Ph.D. in Statistics

Ph.D. in Statistics Program Requirements

The Ph.D. program in Statistics at Montana State University prepares students for academic, industrial, business, or government employment. To earn a Ph.D. in Statistics, a student must pass a qualifying exam, pass written and oral Ph.D. comprehensive exams, and write and defend a Ph.D. dissertation. The exams are described below. The dissertation must be an original contribution to statistical science and must include new material worthy of publication.

A Ph.D. student typically takes at least 30 credits of STAT rubric courses numbered 500 and higher (excluding STAT 511/512). Credits from graduate courses taken from another department can be included in the Program of Study with the approval of the student's Ph.D. Graduate Committee. Additional course work in statistics and/or mathematics may be necessary, depending on the candidate's chosen area of specialization and background. For example, a Ph.D. student is expected to have completed all courses required for the M.S. degree in Statistics and may need to make-up one or more of these courses if deficient.

It is expected a Ph.D. student will participate in the Statistical Consulting Seminar (STAT 510). Through this participation, the student will gain important experience in practical problem solving, computational statistics and statistical report writing.    A minimum of two credits of Statistical Consulting Seminar (STAT 510) are required, which can be satisfied as part of the MS degree in Statistics at MSU.

Also, it is required that a Ph.D. student will take a directed study course in Doc Reading & Research (STAT 689) in his/her area of specialty before taking the written and oral comprehensive exams, followed by Doctoral Thesis (STAT 690) credits after passing the comprehensive exams. 

1. The status of provisional admission is assigned prior to passing the Ph.D. qualifying exam and choosing a Ph.D. advisor. Once admitted to the Ph.D. program, the Ph.D. student must form a Ph.D. Graduate Committee and complete a Program of Study within two semesters.                         

2. Students may also elect to focus on Statistics Education for the Ph.D. in Statistics which is designed for students with research interests focused on the teaching and learning of Statistics. The Ph.D. in Statistics with a specialization in Statistics Education incorporates coursework in Statistics, Statistics Education, Mathematics Education, and Education, as approved by a student's Ph.D. Graduate Committee to provide the required background to do research in Statistics Education. 

Qualifying Exam

The Ph.D. qualifying exam is identical to the statistics M.S. comprehensive exam. A student who earned an M.S. in Statistics from MSU need not take the Ph.D. qualifying exam. Other prospective students are expected to take the Ph.D. qualifying exam as soon as relevant course work has been completed. Two attempts to pass the qualifying exam are allowed. Attempts taken while in the M.S. program will be counted towards these two attempts.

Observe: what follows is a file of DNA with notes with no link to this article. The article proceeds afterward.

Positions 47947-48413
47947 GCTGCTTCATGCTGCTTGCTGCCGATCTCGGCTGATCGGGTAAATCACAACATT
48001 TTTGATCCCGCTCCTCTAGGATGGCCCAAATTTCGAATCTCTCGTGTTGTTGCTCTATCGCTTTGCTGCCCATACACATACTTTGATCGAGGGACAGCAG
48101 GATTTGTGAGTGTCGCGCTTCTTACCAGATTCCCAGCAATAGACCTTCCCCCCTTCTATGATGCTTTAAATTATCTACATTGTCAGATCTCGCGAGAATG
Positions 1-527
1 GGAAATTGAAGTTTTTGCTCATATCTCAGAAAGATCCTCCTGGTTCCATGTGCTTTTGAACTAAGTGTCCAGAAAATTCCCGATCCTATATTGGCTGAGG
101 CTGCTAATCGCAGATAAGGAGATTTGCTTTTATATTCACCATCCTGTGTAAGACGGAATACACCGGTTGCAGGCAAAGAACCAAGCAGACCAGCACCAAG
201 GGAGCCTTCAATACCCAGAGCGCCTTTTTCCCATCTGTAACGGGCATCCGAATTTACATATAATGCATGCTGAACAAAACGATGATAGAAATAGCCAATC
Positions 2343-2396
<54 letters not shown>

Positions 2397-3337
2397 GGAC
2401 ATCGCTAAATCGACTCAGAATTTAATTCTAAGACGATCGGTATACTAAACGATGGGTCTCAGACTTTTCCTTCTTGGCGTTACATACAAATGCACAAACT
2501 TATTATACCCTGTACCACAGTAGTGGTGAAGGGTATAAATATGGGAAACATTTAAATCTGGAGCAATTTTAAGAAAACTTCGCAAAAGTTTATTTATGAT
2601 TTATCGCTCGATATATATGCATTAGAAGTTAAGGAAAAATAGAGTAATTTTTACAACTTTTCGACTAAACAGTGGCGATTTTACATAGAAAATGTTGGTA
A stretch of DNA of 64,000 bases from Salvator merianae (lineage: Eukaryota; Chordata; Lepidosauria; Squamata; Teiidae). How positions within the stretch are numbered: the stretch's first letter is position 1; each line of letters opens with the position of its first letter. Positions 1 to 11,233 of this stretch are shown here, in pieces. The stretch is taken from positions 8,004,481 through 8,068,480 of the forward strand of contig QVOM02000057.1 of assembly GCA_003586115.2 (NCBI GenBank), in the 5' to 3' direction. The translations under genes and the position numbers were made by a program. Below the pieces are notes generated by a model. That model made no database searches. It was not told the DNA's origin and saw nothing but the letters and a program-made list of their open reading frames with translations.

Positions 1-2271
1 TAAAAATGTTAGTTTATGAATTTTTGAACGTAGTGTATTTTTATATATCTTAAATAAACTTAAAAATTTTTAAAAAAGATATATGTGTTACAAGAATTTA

Comprehensive Exam

The Ph.D comprehensive exam has two components: written and oral. The topics and format of the written comprehensive exam for the Ph.D. in Statistics will be determined by the student's Ph.D. Graduate Committee. They are given at a specific date determined by the student's Ph.D. Graduate Committee. The student has two attempts to pass each exam.

The written part of the Ph.D. comprehensive will consist of several components. These will typically include:

  • Providing a general review/summary related to the proposed research area.
  • Critiquing and addressing questions related to at least one journal article in the proposed research area.
  • Performing a data analysis with a written summary. The data analysis will be related to coursework taken by the student.
  • Demonstrating competency in  mathematical statistics, bayesian statistics, and possibly other relevant coursework determined by the student's Ph.D. Graduate Committee.

The student will be given one week to submit her/his written summaries. Once the written comprehensive examination has been passed, the student must pass the oral comprehensive examination.

Each student must devise a research area of concentrated study. The requirements associated with each component of the Ph.D. comprehensive exam are flexible, however the concentration area(s) must be approved by the student's Ph.D. Graduate Committee. An area could involve course material or research from a discipline outside the department.  The Ph.D. Graduate Committee will determine the exact details of each component with the goal of assessing the student’s potential for performing independent research in the proposed research area.